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Stamps’ Tate attempts to shift focus from ‘joke’ about injury to Lions

Calgary Stampeders' quarterback Drew Tate scrambles to throw a pass against the Saskatchewan Roughriders during the second half of their West Division semi-final CFL game in Calgary, Alberta, November 11, 2012.


Last seen trying to make a joke about a head injury that was no laughing matter, Calgary Stampeders quarterback Drew Tate was trying to be all business Wednesday. Not exactly 'yes sir, no ma'am' serious, but serious enough for someone with his laid-back personality, who the Stamps need to be at his best, if they plan to defeat the B.C. Lions in the CFL's Western Conference final and qualify for the 100th Grey Cup.

Tate took a helmet to the head from the Saskatchewan Roughriders' Tearrius George in the Western semi-final and suggested he couldn't remember a thing that happened in the first half. Not good. But Tate stayed at the controls and in the fourth quarter, heaved an 11th-hour bomb to Romby Bryant that allowed the Stamps to pull out a 36-30 victory Sunday.

So on Wednesday, or two days after issuing a statement through the Stamps to clarify his "had my bell rung" remarks, Tate was available to speak in the flesh and insisted he was fine all along.

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"It was just a joke," said Tate. "I can't help how you all take it. Sorry. I mean, I understand it. But if that was a concussion, then I've got about 30 of those because I've been dinged a lot since I've been playing and never had another problem with it before. Goes away, comes back, just fine.

"I could understand if there was an issue. If I didn't know what I was doing, then that's an issue. I knew what I was doing. That's why I feel, I was comfortable with what I was doing - just moving on, next play, whatever."

Minutes earlier and only a few feet away, slotback Nik Lewis had explained how a tasteless tweet he'd sent out involving O.J. and his gloves was just him trying to be funny. Tate's contention was, when he told TSN he couldn't remember the first half of the Saskatchewan game that was own unique brand of humor at work too.

With all these comedians in tow, maybe Second City can get naming rights to McMahon Stadium – or open a little comedy store in the Red-and-White club.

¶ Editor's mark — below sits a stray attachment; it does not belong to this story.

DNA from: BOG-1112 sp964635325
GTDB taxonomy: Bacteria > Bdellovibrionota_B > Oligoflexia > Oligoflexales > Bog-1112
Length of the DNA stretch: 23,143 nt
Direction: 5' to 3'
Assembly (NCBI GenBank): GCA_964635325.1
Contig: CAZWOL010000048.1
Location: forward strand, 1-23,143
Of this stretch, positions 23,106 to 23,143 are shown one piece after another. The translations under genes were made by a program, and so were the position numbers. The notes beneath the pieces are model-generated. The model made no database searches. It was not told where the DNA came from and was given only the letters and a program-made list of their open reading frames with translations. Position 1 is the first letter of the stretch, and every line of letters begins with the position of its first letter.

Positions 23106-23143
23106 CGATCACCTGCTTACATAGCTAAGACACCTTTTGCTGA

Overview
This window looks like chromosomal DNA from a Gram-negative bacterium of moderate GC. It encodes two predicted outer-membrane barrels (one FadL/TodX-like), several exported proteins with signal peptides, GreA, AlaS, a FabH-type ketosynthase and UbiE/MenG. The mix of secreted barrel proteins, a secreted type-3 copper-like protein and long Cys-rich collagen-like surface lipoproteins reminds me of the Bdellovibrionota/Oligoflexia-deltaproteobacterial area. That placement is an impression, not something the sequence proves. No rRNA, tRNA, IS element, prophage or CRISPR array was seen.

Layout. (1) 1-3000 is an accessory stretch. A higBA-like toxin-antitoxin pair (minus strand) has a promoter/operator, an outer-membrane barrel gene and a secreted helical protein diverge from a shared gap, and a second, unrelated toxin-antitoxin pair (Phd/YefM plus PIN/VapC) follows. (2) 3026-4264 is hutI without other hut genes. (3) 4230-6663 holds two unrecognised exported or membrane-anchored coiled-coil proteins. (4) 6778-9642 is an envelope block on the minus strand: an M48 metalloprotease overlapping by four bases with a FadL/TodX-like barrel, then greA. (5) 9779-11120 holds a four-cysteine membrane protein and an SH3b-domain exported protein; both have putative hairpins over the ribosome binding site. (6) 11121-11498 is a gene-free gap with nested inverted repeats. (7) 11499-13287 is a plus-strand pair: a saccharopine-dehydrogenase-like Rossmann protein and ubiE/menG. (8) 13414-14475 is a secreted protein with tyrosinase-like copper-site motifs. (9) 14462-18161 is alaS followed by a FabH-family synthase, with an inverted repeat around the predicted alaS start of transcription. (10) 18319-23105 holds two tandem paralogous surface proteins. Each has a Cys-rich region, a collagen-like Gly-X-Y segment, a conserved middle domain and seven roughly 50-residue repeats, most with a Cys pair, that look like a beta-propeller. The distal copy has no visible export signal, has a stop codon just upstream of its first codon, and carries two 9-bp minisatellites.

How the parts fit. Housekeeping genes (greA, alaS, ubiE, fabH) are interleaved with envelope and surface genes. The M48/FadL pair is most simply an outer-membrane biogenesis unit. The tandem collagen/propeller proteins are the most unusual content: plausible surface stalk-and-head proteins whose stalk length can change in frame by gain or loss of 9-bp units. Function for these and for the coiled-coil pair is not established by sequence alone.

Tate didn't practice Wednesday, but according to coach John Hufnagel, it was because he'd bruised his forearm against Saskatchewan. X-rays taken Tuesday came back negative, but Tate still reported "soreness" so Hufnagel didn't want him throwing passes. Hufnagel said Tate had cleared all of the CFL's mandatory concussion protocols and "should be back on the field tomorrow. That's my plan anyway. That's how I'm going to bed."

For his part, Tate wanted to shift the conversation away from his head to discuss the challenge posed by the Lions and the CFL's No. 1 defence.

"They're the best team in the league," said Tate. "They're the champs. They're going to be all excited, after the last time we had them here (a lopsided 41-21 Calgary victory in a meaningless game). It's going to be a dogfight. Our margin for error now is even slimmer and we've got to be on our game. Everyone on the team, the 42, is going to have to be ready to go."

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Tate was designated the team's No. 1 quarterback in the off-season, ahead of Henry Burris, who was subsequently traded to the Hamilton Tiger Cats. However, he dislocated his shoulder back on July 7 and gave way mostly to Kevin Glenn this year. Even after returning to the line-up, the two QBs rotated, meaning that Sunday's win over Saskatchewan was, according to Tate, the first time he'd played a game, from start to finish, in a long time.

"I want to have a higher completion percentage and see the field better," said Tate, "but that's the first full 60-minute game I've played since the Winnipeg game last year at home, so I'm a little rusty. I'm trying. Sorry, if I'm not where y'all want me to be, but I'm getting there."

Tate said that with a charming, southern good-ole-boy accent, which is pertinent because, in the spoken word, it came off as disarming, not whiney, which is how it could come to be read. It's an interesting question – how sometimes, intonation is lost when the words appear on the page.

Tate went on to say, he'll need to do everything better this weekend against the Lions, from "my vision to my execution to the sharpness, it all needs to be stepped up a level. A lot of the balls that I threw up, you can't do that against B.C. because they have better ball-skill guys on the back end.

"So we have to find ways to go out there and play catch and move the chains."

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About the Author

Eric was the winner of the Hockey Hall Of Fame's Elmer Ferguson award for "distinguished contributions to hockey writing" in 2001. A graduate of the University of Western Ontario's grad school of journalism, he began covering hockey in 1978 and after spending 20 years covering the NHL and the Calgary Flames, joined The Globe in 2000. More


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